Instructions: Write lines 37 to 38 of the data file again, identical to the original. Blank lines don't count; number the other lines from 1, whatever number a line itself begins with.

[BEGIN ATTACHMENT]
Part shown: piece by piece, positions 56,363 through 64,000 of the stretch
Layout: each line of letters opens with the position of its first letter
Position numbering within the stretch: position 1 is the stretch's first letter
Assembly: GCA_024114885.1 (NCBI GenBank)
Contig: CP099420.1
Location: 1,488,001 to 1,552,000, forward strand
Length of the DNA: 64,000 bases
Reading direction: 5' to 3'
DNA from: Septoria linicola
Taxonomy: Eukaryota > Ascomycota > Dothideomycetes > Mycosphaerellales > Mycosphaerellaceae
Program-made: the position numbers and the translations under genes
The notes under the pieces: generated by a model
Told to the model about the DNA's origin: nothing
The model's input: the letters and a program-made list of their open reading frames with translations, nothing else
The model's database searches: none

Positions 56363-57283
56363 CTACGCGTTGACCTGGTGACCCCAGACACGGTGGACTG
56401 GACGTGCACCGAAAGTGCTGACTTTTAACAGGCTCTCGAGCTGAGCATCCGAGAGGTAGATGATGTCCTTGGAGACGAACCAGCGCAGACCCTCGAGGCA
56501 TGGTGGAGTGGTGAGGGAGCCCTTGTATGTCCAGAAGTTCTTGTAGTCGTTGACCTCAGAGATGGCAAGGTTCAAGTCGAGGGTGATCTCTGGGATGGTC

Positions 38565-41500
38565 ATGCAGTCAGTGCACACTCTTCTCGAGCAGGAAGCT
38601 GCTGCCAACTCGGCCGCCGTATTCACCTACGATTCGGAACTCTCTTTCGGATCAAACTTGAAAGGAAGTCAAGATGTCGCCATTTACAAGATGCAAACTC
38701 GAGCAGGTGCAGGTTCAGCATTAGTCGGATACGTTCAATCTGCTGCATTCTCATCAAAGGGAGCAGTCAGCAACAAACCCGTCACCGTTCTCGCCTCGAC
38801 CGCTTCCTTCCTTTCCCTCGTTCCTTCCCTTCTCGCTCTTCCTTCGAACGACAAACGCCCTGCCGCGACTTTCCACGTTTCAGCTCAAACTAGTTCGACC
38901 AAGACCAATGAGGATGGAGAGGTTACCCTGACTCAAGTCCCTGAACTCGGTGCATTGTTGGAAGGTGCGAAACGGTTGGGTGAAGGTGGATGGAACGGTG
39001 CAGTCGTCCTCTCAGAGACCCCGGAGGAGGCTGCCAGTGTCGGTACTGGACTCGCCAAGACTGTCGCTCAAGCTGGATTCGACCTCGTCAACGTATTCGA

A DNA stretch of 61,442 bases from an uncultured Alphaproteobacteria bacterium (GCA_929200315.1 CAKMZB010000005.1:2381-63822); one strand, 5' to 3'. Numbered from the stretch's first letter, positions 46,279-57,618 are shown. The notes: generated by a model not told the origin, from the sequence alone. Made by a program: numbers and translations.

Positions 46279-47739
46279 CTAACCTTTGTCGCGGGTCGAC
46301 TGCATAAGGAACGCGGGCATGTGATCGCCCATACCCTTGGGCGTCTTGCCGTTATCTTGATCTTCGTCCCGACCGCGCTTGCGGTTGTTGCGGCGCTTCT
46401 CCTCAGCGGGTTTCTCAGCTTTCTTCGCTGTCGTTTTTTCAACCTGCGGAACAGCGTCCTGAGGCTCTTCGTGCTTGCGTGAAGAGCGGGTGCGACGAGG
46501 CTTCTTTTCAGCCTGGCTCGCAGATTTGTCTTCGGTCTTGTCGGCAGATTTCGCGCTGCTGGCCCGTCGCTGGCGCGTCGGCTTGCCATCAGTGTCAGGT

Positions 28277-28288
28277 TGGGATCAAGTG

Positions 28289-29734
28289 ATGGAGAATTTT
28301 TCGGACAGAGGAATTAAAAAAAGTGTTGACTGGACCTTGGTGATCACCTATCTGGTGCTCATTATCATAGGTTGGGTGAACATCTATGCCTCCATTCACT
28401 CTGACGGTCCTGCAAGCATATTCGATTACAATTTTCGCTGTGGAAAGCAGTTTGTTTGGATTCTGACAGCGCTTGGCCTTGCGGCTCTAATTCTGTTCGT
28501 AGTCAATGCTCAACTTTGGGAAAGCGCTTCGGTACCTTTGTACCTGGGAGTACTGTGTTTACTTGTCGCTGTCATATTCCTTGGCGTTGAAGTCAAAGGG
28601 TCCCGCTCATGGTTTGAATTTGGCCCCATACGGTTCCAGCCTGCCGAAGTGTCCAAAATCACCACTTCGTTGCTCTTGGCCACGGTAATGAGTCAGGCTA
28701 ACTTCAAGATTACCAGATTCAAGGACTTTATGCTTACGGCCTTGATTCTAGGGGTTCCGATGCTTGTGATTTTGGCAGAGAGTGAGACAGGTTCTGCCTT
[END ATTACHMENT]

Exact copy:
28301 TCGGACAGAGGAATTAAAAAAAGTGTTGACTGGACCTTGGTGATCACCTATCTGGTGCTCATTATCATAGGTTGGGTGAACATCTATGCCTCCATTCACT
28401 CTGACGGTCCTGCAAGCATATTCGATTACAATTTTCGCTGTGGAAAGCAGTTTGTTTGGATTCTGACAGCGCTTGGCCTTGCGGCTCTAATTCTGTTCGT